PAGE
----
Over the last two decades, many researchers have focused on providing new ideas and frameworks to help improve conventional bridge inspection planning approaches, however, little guidance is provided for implementing these new ideas in practice, resulting in limited change. Accordingly, this qualitative study aims to identify the factors that can help improve research products and accelerate research transfer to bridge inspection departments with the goal of enhancing bridge inspection practice. This study used semi-structured interviews, written interviews, and questionnaires for data collection to provide rich results. Responses from twenty-six bridge personnel from state Departments of Transportation (DOTs) across the United States (U.S.) were included in this study. The study found that most participants support a fixed inspection interval over a variable interval since fixed intervals are easier in scheduling and budget planning. Also, participants indicated that the barriers hindering the use of nondestructive techniques are the training required by inspectors, traffic control, and the required access equipment. The study presents the factors change leaders should focus on to facilitate organizational change in DOTs such as enhancing the capacity of DOT staff members and gaining support from the Federal Highway Administration (FHWA) Full article
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14 pages, 20810 KiB  
Article
Free Shrinkage Strains of Box Girders with Concrete Overlays
by Maria Giulia Parmiani and Luis Orta
Infrastructures 2023, 8(5), 96; https://doi.org/10.3390/infrastructures8050096 - 18 May 2023
Viewed by 1130
Abstract
The aging of reinforced concrete structures is one of the biggest concerns in civil engineering today since billions of dollars are spent annually on deck repairs and replacements. This study focuses on the rehabilitation of reinforced concrete box girders used in bridge construction. [...] Read more.
The aging of reinforced concrete structures is one of the biggest concerns in civil engineering today since billions of dollars are spent annually on deck repairs and replacements. This study focuses on the rehabilitation of reinforced concrete box girders used in bridge construction. Bridge rehabilitation with a new concrete overlay possesses many challenges that involve cracking and debonding of the overlay caused by the restraining effect of the substrate. This effect leads to the development of tension stresses in the overlay, compression stresses in the substrate, and shear stresses at the interface. In order to mitigate this type of cracking and to ensure a desirable monolithic structural behavior of the rehabilitated bridge, a long-term assessment of the free shrinkage strains acting in the overlay is necessary. This study conducts a two-dimension finite element analysis of a reinforced concrete box girder bridge to evaluate humidity and free shrinkage strain profiles at different times. The humidity gradient between the overlay and the substrate generates differential volume changes between substrate and overlay. The substrate deformations are negligible, while the overlay is subjected to high shrinkage; 78% of the ultimate shrinkage strain is reached after 3 years, indicating a high susceptibility to cracking. Full article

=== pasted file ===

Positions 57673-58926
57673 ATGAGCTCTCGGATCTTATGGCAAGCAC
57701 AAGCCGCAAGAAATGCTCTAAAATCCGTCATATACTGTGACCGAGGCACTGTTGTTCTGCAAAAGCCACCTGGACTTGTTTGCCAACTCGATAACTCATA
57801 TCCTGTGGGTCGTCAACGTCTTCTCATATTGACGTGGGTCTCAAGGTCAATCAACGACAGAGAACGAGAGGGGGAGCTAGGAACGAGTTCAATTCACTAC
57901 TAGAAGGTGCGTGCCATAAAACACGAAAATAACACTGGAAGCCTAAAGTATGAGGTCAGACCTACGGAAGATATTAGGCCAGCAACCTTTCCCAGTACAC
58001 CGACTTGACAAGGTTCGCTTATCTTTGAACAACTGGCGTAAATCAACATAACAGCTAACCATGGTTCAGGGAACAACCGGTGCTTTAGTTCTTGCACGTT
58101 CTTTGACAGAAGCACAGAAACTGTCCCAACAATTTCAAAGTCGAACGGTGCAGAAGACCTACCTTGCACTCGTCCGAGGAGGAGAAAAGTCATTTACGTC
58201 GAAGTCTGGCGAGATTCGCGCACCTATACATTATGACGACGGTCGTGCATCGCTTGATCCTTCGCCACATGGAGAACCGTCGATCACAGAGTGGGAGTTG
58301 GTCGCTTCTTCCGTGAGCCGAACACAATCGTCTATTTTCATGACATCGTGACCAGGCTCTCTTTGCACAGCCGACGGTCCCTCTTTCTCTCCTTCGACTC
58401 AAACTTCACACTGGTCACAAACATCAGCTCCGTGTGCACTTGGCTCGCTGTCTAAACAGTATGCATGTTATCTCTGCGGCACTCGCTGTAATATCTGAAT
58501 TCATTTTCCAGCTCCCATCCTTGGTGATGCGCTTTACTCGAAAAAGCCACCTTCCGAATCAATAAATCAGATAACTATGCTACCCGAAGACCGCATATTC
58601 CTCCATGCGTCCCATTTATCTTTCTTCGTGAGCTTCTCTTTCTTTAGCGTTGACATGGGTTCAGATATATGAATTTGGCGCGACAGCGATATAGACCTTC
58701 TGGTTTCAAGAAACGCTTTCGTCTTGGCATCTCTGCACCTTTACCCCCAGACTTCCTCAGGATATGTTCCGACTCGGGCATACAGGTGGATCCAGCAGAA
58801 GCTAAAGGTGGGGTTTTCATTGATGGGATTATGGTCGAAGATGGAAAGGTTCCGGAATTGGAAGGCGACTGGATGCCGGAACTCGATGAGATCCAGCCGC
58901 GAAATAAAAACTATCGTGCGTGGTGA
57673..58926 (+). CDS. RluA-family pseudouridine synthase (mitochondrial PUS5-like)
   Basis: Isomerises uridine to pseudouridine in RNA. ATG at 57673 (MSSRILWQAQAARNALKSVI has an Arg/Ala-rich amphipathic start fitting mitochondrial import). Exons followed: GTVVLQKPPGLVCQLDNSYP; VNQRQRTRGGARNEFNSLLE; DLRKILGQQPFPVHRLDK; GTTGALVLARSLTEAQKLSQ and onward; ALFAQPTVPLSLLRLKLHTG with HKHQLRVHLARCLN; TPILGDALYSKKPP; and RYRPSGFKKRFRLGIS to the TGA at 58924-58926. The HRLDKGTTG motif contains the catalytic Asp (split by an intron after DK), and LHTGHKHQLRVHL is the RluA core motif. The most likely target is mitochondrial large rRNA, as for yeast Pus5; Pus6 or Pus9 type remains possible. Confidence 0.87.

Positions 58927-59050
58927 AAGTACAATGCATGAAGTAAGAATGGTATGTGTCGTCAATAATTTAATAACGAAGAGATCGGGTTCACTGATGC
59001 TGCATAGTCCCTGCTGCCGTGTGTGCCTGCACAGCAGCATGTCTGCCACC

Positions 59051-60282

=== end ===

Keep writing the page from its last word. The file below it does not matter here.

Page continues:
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15 pages, 10451 KiB  
Article
Experimental Investigations of Cement Clay Interlocking Brick Masonry Structures Strengthened with CFRP and Cement-Sand Mortar
by Panuwat Joyklad, Hafiz Ahmad Waqas, Abdul Hafeez, Nazam Ali, Ali Ejaz, Qudeer Hussain, Kaffayatullah Khan, Arissaman Sangthongtong and Panumas Saingam
Infrastructures 2023, 8(3), 59; https://doi.org/10.3390/infrastructures8030059 - 20 Mar 2023
Cited by 5 | Viewed by 2109
Abstract
Many masonry structures are constructed with cement clay interlocking brick (CCIB) due to its added benefits. Recent research has demonstrated the vulnerability of brick masonry walls against seismic loading. Various strengthening materials and techniques are extensively used to improve the structural behavior of [...] Read more.
Many masonry structures are constructed with cement clay interlocking brick (CCIB) due to its added benefits. Recent research has demonstrated the vulnerability of brick masonry walls against seismic loading. Various strengthening materials and techniques are extensively used to improve the structural behavior of brick walls. Carbon fiber-reinforced polymer (CFRP) composites are the most popular strengthening material due to their advantages of easy application, lightweight qualities, and superior tensile strength. The current research work aimed to explore the cost-effective solutions and feasibility of CFRP composite-based strengthening techniques to improve the load-bearing capacity of CCIB walls. Various configurations and combinations of strengthening materials were investigated to customize the cost of repair and strengthening. The experimental results indicated that CFRP composites in combination with cement-sand (CS) mortar are an efficient strengthening material to enhance the strength and ultimate deflection of CCIB walls. The ultimate load-bearing capacity and axial deformation of the strengthened CCIB wall (using two layers of CFRP strips and CS mortar of 10 mm thickness) remained 171% and 190% larger than the unstrengthened CCIB wall. The conclusions of this study are expected to enhance the seismic performance of masonry buildings in developing countries. It should be noted that due to the reduced number of tested specimens, the results to be assumed as general considerations need a wider experimental campaign and a large numbers of tests for each strengthening typology. Full article